We did the initial implementation of the environments together with HPE; we built the production environment, they built the test and development environments as references. It was OK. In hindsight, there were more things that we should have taken into account before we started building, some of which we understood, some of which we didn't. All in all, there are a lot of components.

I think the changes they're proposing now to the product in the next year or two, those might help. We'll see. Or, at least we'll have new problems. But there are a lot of components to install on a lot of virtual machines, if that's your architecture.

Which other solutions did I evaluate?

We did a few proofs of concept with CA. We did proof of concept installations and went through some of the licenses that we already have elsewhere in the company, with both CA and HPE. We ended up with HPE because there we saw how we would develop this level automation that we're heading for, without the amount of work getting just ridiculous. I think CA might even had better monitoring components, but the event management wasn't as strong, at least for our use case.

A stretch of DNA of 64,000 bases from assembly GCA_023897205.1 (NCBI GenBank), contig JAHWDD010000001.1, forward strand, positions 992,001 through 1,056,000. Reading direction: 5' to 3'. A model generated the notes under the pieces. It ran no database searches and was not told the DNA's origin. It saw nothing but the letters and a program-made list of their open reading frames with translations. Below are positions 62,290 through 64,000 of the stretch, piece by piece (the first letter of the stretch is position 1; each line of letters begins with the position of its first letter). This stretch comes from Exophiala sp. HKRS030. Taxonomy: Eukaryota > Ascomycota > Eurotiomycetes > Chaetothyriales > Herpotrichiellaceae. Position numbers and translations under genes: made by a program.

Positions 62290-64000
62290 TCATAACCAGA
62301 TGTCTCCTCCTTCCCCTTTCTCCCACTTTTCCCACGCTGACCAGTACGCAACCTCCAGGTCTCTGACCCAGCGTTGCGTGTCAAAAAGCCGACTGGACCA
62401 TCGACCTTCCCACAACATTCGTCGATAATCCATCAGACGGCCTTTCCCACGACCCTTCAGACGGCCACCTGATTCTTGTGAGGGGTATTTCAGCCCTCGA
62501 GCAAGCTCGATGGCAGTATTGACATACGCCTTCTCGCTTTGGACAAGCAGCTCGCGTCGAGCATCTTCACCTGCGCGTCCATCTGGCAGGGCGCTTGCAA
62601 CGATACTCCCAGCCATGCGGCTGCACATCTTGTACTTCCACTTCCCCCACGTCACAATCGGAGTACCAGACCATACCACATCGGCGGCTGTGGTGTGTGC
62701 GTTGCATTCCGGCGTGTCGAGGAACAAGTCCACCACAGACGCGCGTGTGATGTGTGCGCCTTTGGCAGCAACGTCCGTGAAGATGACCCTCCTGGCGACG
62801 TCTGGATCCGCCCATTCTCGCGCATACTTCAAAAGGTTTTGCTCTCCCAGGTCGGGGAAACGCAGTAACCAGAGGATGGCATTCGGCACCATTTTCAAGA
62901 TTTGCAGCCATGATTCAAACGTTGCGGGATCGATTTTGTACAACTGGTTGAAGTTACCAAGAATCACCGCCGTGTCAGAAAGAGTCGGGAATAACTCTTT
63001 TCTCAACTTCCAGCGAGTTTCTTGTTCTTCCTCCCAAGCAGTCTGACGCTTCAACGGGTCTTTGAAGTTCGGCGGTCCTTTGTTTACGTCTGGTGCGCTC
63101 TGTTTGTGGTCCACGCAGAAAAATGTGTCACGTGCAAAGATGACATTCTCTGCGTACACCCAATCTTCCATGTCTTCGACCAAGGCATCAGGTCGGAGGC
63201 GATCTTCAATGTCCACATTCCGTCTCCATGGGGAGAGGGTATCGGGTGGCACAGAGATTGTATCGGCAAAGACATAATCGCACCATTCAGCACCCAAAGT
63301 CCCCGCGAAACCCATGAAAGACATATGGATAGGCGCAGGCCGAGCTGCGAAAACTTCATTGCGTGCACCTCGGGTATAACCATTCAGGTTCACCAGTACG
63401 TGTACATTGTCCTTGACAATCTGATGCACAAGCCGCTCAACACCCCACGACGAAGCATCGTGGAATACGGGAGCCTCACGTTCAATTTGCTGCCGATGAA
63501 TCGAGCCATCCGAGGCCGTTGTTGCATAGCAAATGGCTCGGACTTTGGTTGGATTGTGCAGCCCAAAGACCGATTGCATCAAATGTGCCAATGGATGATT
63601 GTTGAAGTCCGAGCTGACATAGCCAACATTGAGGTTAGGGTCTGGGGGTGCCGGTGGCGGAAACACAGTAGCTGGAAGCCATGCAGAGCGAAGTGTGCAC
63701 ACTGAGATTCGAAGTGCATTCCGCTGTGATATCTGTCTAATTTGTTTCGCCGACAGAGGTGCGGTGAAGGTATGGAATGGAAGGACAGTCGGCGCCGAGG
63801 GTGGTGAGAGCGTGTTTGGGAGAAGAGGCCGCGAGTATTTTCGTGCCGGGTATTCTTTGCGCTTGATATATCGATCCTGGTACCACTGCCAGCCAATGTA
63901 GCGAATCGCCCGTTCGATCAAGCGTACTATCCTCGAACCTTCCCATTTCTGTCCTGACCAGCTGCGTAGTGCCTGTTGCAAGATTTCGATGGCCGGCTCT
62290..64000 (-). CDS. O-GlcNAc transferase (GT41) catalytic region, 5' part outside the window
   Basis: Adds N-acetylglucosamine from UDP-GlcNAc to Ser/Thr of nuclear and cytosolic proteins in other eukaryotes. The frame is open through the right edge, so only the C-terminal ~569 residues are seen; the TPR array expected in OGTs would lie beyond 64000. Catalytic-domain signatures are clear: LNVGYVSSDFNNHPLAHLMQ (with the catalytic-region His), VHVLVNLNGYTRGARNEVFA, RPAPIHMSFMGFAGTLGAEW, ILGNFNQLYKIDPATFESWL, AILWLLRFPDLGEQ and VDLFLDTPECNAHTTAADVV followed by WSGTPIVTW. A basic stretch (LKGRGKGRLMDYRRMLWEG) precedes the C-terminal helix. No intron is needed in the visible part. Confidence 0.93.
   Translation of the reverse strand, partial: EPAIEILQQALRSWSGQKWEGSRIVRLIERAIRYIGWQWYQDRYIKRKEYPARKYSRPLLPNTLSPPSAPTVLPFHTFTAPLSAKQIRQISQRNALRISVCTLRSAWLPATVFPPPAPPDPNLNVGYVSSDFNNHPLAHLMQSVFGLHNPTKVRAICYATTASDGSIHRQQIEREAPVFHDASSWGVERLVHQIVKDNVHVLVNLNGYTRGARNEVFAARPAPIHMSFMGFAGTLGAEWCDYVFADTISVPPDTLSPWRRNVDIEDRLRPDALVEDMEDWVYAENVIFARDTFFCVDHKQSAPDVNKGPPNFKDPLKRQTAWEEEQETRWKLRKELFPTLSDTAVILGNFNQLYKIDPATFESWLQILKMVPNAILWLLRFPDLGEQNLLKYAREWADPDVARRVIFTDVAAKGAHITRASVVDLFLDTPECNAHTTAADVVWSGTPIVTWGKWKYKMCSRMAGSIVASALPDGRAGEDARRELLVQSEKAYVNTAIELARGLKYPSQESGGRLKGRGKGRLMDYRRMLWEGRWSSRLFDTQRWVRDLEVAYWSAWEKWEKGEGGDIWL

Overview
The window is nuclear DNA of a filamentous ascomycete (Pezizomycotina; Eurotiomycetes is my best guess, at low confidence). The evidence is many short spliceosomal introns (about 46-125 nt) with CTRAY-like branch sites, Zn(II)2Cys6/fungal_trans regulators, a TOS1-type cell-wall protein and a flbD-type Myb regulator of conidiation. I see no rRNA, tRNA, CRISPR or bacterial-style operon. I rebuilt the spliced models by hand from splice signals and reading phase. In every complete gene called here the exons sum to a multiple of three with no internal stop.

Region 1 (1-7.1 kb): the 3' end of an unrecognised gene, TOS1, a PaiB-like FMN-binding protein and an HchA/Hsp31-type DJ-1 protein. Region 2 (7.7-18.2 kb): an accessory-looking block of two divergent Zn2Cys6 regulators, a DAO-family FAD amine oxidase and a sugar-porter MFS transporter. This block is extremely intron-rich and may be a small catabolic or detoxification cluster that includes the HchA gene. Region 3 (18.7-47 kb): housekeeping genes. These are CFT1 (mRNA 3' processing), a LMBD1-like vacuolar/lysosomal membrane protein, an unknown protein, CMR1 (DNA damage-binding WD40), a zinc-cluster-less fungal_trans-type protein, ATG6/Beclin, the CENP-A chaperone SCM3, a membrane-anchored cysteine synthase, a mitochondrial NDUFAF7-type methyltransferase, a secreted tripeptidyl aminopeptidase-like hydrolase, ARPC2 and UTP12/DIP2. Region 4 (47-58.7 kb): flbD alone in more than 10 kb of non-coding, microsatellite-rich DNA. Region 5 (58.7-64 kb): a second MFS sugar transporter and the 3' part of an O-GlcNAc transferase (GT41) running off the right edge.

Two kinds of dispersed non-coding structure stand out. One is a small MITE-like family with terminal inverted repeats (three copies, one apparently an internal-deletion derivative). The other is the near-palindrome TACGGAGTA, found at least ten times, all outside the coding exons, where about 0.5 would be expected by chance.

What other advice do I have?

If you're researching this solution or something very close to it, before you begin implementation and the careful planning, look into your CMDB and data structures. Figure out what CIs and what information in your configuration management database you actually need to orchestrate monitoring and to orchestrate the views from the events that you get. Having too much information makes it impossible to test the solution, and not having enough doesn't give you the functionality you need.

Disclosure: I am a real user, and this review is based on my own experience and opinions.
1 Comment
Mukesh-PatelReal UserTOP 10LEADERBOARD

I agree that reporting tool and analytics tool is separate but they are well integrated. I dont think there is any tool out there that has everuthing into one tool.

04 January 18